A survey says the community is optimistic, but there is room for improvement.
By Asghar Syed • Gunster Shareholder
Have you pondered what an annual doctor’s visit might look like if the patient were a city? Any guess about how the city of Jacksonville might fare in a detailed health assessment?
At Baptist Health’s invitation, Blue Zones and the national analytics and advisory firm Gallup published an assessment of our city’s well-being. The findings are fascinating and Jacksonville’s opportunity, should it choose to prioritize health, couldn’t be more compelling.
The Blue Zones initiative grew from studying pockets around the world where people live measurably better, for longer.
In places like Sardinia, Italy, and Okinawa, Japan, people reach age 100 at rates 10 times greater than in the U.S.
The Blue Zones initiative studies the lifestyle characteristics that explain longevity, finding that these communities share traits relating to physical activity, having a sense of purpose, a healthy diet and (maybe most important) a sense of community.
In the past year, Blue Zones interviewed 275 Jacksonville city leaders from 140 organizations, including governmental entities, nonprofits and the employers of more than 50,000 area residents.
The organization also evaluated more than 7,000 surveys conducted by Gallup to gather the city’s “well-being” data. The term relates to “how we are doing… and, in turn, how that makes us feel about the way our lives are going.”
Because Blue Zones’ metrics focus so much on our sense of purpose and community, Gallup’s data provides a powerful lens into the city’s health.
Unsurprisingly, Blue Zones found room for improvement. On a scale of 1 to 10, Jacksonville rates its well-being at 6.96, compared with Florida’s 7.06 and the nation’s 7.07 indexes.
Although our sense of well-being is below par, our optimism is through the roof. Many Jacksonville residents believe that in the next five years, their well-being will improve.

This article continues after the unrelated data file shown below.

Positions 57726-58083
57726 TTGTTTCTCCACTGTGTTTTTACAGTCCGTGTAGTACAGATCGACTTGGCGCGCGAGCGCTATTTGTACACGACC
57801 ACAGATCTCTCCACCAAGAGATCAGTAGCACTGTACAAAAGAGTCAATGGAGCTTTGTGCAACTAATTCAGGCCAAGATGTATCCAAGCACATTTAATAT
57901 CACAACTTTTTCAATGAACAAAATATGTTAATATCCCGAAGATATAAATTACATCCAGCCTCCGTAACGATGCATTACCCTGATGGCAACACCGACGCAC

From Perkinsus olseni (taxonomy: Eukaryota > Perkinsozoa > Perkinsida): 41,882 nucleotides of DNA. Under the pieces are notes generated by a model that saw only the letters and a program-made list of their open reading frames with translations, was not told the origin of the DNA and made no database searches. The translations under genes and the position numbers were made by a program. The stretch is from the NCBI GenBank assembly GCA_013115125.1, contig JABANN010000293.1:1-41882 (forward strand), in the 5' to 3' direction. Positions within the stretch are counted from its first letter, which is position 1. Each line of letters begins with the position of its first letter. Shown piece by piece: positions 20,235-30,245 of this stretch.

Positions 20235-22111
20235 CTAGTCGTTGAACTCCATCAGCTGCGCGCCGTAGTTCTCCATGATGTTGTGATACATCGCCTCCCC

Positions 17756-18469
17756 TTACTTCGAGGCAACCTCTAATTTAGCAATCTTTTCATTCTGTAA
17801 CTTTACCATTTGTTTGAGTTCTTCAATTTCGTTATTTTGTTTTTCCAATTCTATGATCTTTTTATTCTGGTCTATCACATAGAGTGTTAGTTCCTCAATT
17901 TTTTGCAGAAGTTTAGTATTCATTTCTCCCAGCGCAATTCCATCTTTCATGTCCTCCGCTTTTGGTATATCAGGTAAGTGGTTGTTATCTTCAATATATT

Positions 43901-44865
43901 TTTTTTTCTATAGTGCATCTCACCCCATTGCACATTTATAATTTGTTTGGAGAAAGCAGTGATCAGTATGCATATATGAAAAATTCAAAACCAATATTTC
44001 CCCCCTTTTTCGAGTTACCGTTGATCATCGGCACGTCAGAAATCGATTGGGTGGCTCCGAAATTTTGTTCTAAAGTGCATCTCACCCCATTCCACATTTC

There is reason to be optimistic. Blue Zones has developed an outline of effective strategies to improve Jacksonville’s health and well-being. Its proposals relate to the built environment, access to food and the alcohol and tobacco laws.
In our built environment, we can implement Complete Streets initiatives and redevelop retail properties (like Regency Square Mall) into mixed-use villages.
We can expand consumer food subsidies, develop healthy corner stores and make the Jacksonville Farmers Market a community destination.
To curb excessive alcohol consumption the city can implement a variety of initiatives and, on tobacco, we can advocate for local rather than state regulatory oversight.
Many attractive opportunities are neither new nor purely aspirational. Much of the necessary work, such as our focus on the Emerald Trail initiative, is underway.
What Blue Zones might add is a team of professional mobilizers and experts to help connect, collaborate and build on existing momentum.
Blue Zones helps promising communities avoid siloed efforts and they have quite the track record.
Fort Worth, Texas, partnered with Blue Zones in 2014 and has seen its well-being scores jump from 185th to 31st in the nation. Propelled by the full commitment of their local government and business community, Blue Zones helped Fort Worth set an example that Jacksonville might strive to match or exceed.
To learn more, you can access Blue Zones’ assessment here: https://bit.ly/3bAQL4X. If your organization is committed to Jacksonville, consider joining in the effort to make Jacksonville a certified Blue Zone.
Asghar Syed is a commercial litigator and shareholder with Gunster. He is a member of the Baptist Health System board of directors.
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